N.Y. goes Bossa Nova for historic Joao Gilberto show
By Adriana Garcia
WASHINGTON (Reuters) - As Brazil's Bossa Nova reaches 50 this year, one of its originators will play a concert at New York's Carnegie Hall -- the landmark venue that helped spread the rhythm across the world.
Joao Gilberto's syncopated guitar will ring out as part of the JVC Jazz Festival this Sunday to remind fans how the subtle and contained manner of singing and playing samba songs has transformed the Brazilian music forever.
"Bossa Nova is seen as the synonym of Brazilian music outside the country," said Brazilian critic Zuza Homem de Mello, who recently published a book about Gilberto, now 77.
De Mello is also the curator of an exhibit on the prominent musical movement to take place in Sao Paulo in July.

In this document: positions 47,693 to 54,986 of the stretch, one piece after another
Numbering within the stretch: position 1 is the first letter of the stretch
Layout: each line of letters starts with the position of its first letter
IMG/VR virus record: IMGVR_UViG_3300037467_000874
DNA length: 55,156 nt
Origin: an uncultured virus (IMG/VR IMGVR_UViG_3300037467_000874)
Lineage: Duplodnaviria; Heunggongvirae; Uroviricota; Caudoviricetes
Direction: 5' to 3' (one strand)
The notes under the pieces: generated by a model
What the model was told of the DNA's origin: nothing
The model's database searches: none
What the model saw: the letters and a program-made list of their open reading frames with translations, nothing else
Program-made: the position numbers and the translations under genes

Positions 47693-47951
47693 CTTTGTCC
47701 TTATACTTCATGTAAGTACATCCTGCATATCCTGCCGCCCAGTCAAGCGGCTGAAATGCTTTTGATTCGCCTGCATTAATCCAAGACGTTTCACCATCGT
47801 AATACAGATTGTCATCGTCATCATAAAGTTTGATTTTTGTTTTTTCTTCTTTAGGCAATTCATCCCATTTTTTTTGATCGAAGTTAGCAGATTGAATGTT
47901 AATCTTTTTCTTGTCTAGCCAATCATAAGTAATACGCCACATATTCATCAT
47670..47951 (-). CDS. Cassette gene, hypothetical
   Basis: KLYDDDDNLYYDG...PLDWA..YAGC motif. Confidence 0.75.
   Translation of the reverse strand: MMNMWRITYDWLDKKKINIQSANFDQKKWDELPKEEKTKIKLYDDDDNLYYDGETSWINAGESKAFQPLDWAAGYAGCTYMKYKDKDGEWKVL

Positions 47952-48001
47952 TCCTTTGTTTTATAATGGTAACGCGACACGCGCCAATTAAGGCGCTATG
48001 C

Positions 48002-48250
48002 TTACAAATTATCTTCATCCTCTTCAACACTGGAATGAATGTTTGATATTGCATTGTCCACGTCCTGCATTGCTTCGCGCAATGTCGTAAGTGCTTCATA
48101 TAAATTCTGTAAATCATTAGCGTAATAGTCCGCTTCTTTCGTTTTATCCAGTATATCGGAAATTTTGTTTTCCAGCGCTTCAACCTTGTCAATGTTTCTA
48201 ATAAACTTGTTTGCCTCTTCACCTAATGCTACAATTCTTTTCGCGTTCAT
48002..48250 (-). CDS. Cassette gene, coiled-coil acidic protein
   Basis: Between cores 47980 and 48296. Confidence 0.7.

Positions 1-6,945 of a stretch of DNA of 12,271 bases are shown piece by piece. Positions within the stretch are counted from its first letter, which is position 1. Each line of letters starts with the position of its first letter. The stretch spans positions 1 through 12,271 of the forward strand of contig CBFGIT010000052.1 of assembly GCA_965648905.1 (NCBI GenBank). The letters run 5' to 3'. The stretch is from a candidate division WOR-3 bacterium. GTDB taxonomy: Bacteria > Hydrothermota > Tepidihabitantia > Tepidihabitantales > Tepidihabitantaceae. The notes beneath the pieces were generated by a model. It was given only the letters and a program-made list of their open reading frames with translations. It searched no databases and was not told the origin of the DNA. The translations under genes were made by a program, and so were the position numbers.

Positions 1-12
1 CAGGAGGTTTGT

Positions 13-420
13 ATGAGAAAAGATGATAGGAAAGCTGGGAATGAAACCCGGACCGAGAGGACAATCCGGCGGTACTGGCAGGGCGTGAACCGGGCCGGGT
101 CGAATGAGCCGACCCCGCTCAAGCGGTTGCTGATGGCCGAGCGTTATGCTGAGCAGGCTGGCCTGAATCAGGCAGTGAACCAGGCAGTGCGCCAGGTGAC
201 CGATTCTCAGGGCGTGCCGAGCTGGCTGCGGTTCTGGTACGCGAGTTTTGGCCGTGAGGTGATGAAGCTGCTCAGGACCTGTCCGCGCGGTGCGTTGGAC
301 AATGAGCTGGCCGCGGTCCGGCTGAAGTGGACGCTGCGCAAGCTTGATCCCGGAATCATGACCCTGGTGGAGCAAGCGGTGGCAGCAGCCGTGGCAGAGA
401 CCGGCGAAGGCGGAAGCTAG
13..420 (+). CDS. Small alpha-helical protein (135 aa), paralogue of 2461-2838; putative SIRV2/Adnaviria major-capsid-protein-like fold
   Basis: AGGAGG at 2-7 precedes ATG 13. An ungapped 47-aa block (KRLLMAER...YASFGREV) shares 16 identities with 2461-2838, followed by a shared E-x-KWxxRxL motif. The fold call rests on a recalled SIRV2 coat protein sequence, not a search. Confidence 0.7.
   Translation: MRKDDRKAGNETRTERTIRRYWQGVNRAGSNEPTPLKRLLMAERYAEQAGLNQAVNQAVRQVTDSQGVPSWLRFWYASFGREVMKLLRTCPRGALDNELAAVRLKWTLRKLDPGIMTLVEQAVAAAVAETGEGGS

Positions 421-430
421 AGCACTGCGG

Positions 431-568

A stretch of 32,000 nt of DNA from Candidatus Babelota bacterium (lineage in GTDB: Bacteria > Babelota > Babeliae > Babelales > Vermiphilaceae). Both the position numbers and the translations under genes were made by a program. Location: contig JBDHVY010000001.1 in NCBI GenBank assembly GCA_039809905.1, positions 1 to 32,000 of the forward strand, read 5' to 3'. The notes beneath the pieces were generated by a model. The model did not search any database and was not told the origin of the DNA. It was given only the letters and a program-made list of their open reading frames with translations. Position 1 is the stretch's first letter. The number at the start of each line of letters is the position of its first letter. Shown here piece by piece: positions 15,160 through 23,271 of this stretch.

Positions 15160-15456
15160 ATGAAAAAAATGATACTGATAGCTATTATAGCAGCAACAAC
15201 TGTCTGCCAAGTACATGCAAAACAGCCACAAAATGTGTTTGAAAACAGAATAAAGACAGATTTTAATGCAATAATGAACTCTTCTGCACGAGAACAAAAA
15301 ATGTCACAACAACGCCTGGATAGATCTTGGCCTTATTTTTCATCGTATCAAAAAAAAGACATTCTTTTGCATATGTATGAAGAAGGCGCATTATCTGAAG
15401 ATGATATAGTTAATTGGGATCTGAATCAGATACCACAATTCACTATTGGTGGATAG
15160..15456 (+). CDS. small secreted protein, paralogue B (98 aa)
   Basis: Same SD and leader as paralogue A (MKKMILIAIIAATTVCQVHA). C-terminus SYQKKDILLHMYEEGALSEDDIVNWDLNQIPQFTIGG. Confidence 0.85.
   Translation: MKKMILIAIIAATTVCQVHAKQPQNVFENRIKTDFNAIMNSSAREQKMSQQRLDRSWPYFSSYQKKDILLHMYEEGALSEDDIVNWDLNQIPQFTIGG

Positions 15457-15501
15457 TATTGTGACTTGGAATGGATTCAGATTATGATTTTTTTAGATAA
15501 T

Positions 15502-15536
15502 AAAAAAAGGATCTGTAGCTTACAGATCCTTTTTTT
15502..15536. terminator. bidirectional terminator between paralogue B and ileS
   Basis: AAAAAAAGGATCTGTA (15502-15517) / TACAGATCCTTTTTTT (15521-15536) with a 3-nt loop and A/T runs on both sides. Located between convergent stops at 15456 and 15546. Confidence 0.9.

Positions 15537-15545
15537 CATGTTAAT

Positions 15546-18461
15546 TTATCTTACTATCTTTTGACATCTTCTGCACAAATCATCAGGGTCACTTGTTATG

The trend officially started in 1958 with "Chega de Saudade," a song that would epitomize one of the most successful partnerships in Brazilian music, the tunes of Tom Jobim and the interpretation of Gilberto.
"Joao Gilberto was the voice of Bossa Nova, the composer was Antonio Carlos Jobim," Los Angeles-based Brazilian musician Sergio Mendes said recently.
Brazil was then living a decade of optimism and modernization, with a new capital, sound economic growth and a democratically-elected president, Juscelino Kubitschek, who became known as the "bossa nova president."
The new beat conquered young jazz-playing musicians in Rio de Janeiro and quickly became popular with the middle class. Continued...